God could not be clearer in His Word. He created time, and He created in time— the same kind we experience today.

Jesus treated Genesis 1–11 as straightforward, literal history in His references to several early figures in history—Adam and Eve (Matthew 19:3–9), Abel (Luke 11:50–51), and Noah (Matthew 24:37–39). Jesus was clearly a young-earth creationist, believing that Adam and Eve were there at the beginning of creation, not billions of years after the beginning (Mark 10:6).5

Paul also taught that creation has given mankind a clear witness of God’s existence and nature “since the creation of the world” (Romans 1:20). In fact, every time the New Testament writers refer to Genesis 1–11, they always treat it as literal, historical time of the same kind that we experience.6

What about the “day as a thousand years” in 2 Peter 3:8 and Psalm 90:4? Well, neither verse was written to define the length of creation days. In context both speak of God’s timelessness or eternality. Even if these verses did apply to Genesis 1 (but they don’t), they would only indicate a few thousand years during Creation Week. There is absolutely no basis in these two verses for inserting millions of years before or during Creation Week.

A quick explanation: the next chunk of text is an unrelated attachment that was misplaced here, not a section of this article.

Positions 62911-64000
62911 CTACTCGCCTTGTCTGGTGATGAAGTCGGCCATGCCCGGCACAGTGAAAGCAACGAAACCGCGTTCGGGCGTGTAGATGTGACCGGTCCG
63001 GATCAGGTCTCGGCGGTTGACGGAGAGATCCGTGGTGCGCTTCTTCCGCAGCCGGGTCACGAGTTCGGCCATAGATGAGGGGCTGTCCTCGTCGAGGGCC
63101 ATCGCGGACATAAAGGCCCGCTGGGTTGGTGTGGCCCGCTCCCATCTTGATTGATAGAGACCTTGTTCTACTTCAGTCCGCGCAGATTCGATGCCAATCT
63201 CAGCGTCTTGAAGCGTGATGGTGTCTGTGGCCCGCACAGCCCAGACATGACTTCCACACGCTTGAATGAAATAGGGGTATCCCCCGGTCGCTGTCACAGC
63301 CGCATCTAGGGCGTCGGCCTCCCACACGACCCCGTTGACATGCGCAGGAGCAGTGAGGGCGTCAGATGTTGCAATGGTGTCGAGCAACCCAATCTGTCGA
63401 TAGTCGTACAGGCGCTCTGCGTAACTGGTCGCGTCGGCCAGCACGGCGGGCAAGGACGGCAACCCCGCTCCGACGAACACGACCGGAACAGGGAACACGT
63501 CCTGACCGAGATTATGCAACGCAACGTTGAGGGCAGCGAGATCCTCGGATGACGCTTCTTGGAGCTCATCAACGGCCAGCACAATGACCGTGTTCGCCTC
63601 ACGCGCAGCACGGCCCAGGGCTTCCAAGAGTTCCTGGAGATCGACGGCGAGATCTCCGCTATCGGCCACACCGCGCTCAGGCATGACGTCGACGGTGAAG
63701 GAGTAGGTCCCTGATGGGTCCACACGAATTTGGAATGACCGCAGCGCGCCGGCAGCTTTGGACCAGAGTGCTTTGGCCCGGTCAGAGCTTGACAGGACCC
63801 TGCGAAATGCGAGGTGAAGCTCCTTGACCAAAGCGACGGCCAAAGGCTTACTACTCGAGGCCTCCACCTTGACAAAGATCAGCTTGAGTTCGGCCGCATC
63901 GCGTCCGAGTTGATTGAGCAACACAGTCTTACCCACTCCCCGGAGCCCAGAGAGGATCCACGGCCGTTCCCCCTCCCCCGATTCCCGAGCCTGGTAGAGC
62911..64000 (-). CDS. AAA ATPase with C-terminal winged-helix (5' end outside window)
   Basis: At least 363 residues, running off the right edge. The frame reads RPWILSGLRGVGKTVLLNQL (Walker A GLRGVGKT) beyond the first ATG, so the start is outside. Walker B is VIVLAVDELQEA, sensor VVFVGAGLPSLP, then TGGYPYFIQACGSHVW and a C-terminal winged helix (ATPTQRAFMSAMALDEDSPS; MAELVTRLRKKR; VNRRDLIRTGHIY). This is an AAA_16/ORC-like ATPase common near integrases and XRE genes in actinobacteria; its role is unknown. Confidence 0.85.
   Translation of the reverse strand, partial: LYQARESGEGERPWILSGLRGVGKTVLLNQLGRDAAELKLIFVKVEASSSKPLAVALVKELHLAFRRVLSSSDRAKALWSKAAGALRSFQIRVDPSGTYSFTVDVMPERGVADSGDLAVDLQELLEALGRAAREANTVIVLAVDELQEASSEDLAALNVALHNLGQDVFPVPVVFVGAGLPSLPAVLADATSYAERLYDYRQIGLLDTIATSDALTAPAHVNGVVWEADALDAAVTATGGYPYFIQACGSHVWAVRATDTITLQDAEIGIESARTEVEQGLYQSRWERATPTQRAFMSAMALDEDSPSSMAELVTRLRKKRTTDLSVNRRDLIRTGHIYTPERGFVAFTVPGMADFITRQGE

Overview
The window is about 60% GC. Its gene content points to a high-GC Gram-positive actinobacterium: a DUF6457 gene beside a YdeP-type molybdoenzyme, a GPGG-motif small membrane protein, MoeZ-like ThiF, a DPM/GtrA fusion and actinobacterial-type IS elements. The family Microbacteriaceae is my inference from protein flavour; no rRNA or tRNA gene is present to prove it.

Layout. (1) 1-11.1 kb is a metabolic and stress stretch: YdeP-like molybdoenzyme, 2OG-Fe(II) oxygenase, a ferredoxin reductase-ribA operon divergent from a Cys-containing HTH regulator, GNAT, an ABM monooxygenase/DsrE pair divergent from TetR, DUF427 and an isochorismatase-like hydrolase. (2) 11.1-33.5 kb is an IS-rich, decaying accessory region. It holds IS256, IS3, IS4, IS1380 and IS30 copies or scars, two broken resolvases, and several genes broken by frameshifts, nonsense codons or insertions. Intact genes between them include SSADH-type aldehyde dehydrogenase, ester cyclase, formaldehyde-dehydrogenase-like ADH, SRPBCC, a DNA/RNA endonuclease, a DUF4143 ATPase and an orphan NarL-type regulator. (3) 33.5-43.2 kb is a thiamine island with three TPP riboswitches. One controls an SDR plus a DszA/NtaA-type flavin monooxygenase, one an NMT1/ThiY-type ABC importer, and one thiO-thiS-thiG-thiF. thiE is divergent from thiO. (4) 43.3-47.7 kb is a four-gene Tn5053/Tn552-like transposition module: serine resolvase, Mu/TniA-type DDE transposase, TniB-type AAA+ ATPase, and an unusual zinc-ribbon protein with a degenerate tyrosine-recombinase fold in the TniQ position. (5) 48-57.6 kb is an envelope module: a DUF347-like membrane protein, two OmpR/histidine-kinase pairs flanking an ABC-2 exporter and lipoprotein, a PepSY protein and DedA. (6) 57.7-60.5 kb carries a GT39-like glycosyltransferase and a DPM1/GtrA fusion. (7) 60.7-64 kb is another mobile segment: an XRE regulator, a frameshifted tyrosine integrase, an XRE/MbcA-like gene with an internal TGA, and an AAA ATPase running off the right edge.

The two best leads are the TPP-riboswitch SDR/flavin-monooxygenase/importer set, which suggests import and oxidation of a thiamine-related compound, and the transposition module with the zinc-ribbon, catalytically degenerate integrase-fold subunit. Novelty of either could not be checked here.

Dembski’s view of time is fatally flawed. Sadly, his book has been enthusiastically endorsed by many highly influential Christian leaders and scholars.7 But God could not be clearer in His Word. He created time, and He created in time, the same kind of time we experience today.

Time, as we know it, began on the first day of Creation (Genesis 1:1). All the natural evil, including that which we infer from the fossil layers of the earth, happened in chronological time after Adam’s Fall. This is all clear from Genesis as well as the testimony of Jesus and the apostles. The only question is, will we believe God’s Word or not?

Dr. Terry Mortenson is a well-known speaker and writer for Answers in Genesis–USA. He earned his doctorate in history of geology from Coventry University in England. He also received his masters of divinity degree from Trinity Evangelical Divinity School in Chicago.

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  1. Walter Bauer, A Greek-English Lexicon of the New Testament, translated and revised by William F. Arndt, F. Wilbur Gingrich and Frederick W. Danker (Chicago: University of Chicago Press, 1979, rev. ed.).
  2. Terry Mortenson, “Christian Theodicy in Light of Genesis and Modern Science: A Young-Earth Creationist Response to William Dembski,” Answers Research Journal 2 (2009): 151–167,
  3. Ibid., pp. 154–157.
  4. Dembski’s treatment of the young-earth creationist use of Exodus 20:11 (p. 143) is very weak. See Mortenson, “Christian Theodicy,” p. 160.
  5. Terry Mortenson, “But from the Beginning of … the Institution of Marriage?”
  6. See chapters 11 (on Jesus’s view) and 12 (on the apostles’ view) in Terry Mortenson and Thane H. Ury, eds., Coming to Grips with Genesis: Biblical Authority and the Age of the Earth (Green Forest, Arkansas: Master Books, 2008).
  7. His book contains endorsements by Gary Habermas, Josh and Sean McDowell, Norman Geisler, Phillip Johnson, C. John Collins, John Warwick Montgomery, Chuck Colson, J. P. Moreland, and Hank Hanegraaff.